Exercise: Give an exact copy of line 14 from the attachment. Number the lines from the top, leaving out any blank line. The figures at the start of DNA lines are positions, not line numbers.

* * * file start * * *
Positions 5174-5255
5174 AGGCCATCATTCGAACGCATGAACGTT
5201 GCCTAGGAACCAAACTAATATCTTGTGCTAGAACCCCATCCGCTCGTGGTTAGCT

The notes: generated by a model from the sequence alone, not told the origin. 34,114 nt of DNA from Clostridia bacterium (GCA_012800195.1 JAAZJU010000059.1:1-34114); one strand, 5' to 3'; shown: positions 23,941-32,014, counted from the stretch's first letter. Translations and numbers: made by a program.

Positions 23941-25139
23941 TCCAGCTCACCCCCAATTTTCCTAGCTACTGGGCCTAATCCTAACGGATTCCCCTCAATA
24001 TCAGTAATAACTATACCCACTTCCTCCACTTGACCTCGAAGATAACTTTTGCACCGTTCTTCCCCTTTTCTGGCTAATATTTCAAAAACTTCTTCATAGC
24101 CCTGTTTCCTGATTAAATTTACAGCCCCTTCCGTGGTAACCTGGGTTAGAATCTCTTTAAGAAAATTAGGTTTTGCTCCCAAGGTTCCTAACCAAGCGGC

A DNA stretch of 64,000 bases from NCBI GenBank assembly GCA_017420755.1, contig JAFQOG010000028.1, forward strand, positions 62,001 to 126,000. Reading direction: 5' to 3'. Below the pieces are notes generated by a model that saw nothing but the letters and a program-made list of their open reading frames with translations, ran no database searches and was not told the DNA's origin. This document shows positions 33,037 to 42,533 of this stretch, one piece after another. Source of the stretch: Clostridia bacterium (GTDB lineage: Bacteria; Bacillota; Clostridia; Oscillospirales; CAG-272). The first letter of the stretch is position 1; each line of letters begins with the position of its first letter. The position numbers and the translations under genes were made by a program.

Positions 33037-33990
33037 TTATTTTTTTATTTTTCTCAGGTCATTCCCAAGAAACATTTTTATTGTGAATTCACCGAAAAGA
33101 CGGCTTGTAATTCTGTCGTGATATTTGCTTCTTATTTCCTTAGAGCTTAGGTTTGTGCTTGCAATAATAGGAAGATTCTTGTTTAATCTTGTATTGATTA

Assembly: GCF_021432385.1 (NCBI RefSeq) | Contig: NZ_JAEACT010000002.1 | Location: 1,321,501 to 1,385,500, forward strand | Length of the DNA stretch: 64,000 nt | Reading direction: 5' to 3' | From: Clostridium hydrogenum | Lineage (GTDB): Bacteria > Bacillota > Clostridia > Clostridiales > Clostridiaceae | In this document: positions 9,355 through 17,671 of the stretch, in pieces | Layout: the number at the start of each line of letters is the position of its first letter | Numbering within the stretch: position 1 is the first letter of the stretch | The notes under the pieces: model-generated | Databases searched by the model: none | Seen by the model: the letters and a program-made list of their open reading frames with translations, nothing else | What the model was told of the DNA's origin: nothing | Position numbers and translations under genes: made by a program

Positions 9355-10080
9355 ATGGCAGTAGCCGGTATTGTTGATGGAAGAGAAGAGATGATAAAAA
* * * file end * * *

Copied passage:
Positions 9355-10080